Regardless, that’s a huge turning point for the character. He makes a dramatic shift from one end of the spectrum to the other, where his complete lack of a conscience is filled in tenfold.

So what is James at this point? Is he still a psychopath? Obviously not, because one of the key features of psychopathy is a lack of empathy and conscience. After he murders the…murderer…he seems to gain these traits but still maintains his inability to interact with society, and continues to blame all of his problems on his father and mother. He’s not quite a psychopath anymore because of the feelings he’s developed, but he’s not quite a sociopath, either. Although he still can’t quite function, he slowly begins to show signs that he does have social skills, that he can communicate with others, and that he’s moving away from his psychotic tendencies.

James’s final transformation is brought about by one thing – a catharsis.

When Alyssa strokes his cheek and tells him that he’s not responsible for his mother’s death, finally James is brought back onto the path of somewhat sanity. He now realizes that he doesn’t have to feel like shit all the time. He has someone who cares about him. He cares about her, too. This catharsis that he experienced helped open him up to an entirely new world of emotion and feeling.

In this final stage, he finally becomes human. This isn’t the only transformation, though. The final scene also takes place on his 18th birthday – the day that we symbolically ‘become adults.’ The insanity of childhood, in this case James’s childhood, makes way for adulthood.

I think that the writers combined the two (teenage angst and psychopathy) in the plot of the show.

Think about the time you were a teenager. I’m pretty sure that we all could’ve been diagnosed with something from the DSM during that ‘magical’ time. But no. Instead, we thought something was wrong with us. We had a set of random ass experiences, and we got through it. We evolved. We became adults. We became (somewhat) sane. (Okay, okay. We might not have exactly murdered someone in defense or stolen our parent’s car or gone off and whacked a cop in the face with a rifle, but you know what I mean.)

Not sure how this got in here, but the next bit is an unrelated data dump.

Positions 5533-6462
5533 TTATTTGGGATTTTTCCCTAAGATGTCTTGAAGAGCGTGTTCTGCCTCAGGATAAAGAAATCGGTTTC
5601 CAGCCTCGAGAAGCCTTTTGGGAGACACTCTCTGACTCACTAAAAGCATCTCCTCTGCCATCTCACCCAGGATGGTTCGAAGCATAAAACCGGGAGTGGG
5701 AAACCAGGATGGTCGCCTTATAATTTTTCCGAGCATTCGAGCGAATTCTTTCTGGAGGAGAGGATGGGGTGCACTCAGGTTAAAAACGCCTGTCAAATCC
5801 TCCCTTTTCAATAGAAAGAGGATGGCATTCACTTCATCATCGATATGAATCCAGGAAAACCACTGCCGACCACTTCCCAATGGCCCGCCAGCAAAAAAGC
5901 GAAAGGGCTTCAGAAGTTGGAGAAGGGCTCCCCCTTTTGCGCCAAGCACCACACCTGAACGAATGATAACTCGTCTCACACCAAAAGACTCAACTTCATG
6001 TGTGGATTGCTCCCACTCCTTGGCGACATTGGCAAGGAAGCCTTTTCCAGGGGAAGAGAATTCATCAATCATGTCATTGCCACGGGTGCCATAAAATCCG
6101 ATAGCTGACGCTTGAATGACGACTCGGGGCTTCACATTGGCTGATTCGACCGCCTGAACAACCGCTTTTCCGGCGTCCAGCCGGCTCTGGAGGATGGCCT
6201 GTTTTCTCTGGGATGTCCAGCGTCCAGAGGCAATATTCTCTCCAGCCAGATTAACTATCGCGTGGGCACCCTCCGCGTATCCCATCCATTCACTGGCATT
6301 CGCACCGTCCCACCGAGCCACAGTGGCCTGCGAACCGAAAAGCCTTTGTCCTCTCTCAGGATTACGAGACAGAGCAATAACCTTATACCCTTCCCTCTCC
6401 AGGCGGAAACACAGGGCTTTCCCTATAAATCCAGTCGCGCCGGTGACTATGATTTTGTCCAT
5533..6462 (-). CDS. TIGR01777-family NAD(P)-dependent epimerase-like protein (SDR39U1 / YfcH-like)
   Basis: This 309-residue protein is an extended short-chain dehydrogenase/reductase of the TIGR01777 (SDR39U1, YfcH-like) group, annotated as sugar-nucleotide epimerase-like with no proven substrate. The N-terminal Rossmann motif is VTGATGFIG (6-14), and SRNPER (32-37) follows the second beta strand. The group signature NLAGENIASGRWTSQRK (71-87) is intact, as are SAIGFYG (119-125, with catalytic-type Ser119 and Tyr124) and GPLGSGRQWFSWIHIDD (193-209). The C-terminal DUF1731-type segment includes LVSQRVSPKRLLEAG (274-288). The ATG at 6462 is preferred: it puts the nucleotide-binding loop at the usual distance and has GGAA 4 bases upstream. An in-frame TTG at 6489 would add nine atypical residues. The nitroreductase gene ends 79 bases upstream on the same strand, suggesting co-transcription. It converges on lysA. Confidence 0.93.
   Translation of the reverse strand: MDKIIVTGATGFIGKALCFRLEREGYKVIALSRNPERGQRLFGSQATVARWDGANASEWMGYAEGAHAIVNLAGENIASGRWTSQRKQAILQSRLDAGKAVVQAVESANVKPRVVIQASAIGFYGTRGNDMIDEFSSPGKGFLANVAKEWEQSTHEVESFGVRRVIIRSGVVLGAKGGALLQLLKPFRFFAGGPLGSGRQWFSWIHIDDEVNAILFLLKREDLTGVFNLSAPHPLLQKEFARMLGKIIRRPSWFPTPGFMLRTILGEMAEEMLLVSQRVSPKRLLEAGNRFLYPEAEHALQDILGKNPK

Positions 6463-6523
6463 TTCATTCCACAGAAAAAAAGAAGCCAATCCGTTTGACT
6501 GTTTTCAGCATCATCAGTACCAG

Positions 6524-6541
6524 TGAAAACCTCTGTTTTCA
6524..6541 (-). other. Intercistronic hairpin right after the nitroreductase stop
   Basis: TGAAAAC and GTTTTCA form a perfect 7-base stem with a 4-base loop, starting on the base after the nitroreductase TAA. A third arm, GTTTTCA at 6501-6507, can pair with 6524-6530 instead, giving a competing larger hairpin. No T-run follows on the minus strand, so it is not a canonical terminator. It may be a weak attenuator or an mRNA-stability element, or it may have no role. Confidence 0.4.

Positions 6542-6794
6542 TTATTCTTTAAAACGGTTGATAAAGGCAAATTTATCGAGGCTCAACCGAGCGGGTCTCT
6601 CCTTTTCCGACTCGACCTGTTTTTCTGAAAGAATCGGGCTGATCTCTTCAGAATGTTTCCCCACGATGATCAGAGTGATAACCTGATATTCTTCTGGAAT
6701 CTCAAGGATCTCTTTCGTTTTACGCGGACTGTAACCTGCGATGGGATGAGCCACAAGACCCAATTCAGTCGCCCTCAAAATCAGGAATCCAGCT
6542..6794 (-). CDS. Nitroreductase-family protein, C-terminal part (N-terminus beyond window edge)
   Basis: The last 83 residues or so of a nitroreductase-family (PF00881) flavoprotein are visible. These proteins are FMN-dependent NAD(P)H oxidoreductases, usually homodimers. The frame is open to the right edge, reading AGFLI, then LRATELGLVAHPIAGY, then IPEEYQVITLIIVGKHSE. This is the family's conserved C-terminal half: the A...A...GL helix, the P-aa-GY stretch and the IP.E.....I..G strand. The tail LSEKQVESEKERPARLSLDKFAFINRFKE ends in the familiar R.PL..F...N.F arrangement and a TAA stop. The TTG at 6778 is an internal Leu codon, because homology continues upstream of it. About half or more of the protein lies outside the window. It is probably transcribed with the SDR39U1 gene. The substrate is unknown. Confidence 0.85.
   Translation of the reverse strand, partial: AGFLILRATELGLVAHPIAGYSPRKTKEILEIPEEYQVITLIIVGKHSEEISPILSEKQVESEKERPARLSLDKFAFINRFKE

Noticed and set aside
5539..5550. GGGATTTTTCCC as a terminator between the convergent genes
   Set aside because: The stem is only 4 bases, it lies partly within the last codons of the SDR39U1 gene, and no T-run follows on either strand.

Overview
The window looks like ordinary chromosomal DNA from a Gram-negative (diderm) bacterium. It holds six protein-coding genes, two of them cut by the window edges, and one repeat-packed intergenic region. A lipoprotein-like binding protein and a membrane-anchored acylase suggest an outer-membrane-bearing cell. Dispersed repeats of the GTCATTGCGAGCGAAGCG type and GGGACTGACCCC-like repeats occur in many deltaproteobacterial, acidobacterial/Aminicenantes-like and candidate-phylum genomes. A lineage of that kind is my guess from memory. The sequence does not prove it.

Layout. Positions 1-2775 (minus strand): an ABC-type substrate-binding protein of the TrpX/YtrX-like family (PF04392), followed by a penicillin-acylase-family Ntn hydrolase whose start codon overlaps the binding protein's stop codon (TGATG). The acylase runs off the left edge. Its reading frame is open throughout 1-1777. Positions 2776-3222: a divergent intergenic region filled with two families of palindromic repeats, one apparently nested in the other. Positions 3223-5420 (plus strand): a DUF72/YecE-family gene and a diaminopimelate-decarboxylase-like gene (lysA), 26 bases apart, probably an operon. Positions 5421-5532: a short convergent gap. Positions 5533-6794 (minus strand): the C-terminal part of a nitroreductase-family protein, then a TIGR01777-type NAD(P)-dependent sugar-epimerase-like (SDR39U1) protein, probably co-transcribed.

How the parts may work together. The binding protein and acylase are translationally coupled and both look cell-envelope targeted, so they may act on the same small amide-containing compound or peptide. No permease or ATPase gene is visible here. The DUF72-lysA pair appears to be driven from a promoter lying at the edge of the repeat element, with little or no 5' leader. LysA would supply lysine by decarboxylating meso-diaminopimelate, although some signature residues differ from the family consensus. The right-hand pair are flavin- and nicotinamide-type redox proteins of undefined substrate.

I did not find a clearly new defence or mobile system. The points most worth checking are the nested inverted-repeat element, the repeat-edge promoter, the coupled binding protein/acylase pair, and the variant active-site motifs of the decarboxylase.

So was he actually a psychopath? Was he a sociopath? I don’t think so. I think he was just being a kid who had some fucked up life experiences. All he needed was someone to care about him, and someone to care about. Someone to tell him what he needed to hear, and that was Alyssa. I’m sure he’s still going to have a lot of shit to work through, but I think that whatever happens next season (if you know what happens because you’ve actually read the graphic novels, shut up), we’ll start to see James develop outside of his ‘insanity’ and into a ‘normal’ person.

As far as the overall show is concerned, it’s a beautiful coming of age tale that I’m really glad I got to experience – one that I could relate to in a small, insignificant way. I’m surprised this didn’t get made into a bigger deal as a graphic novel, but at least they made it into a series for a wider audience to enjoy. If you’ve seen this on your Netflix ‘Recommended’ I definitely suggest you check it out. It’s different, and we all need a little variety in our lives.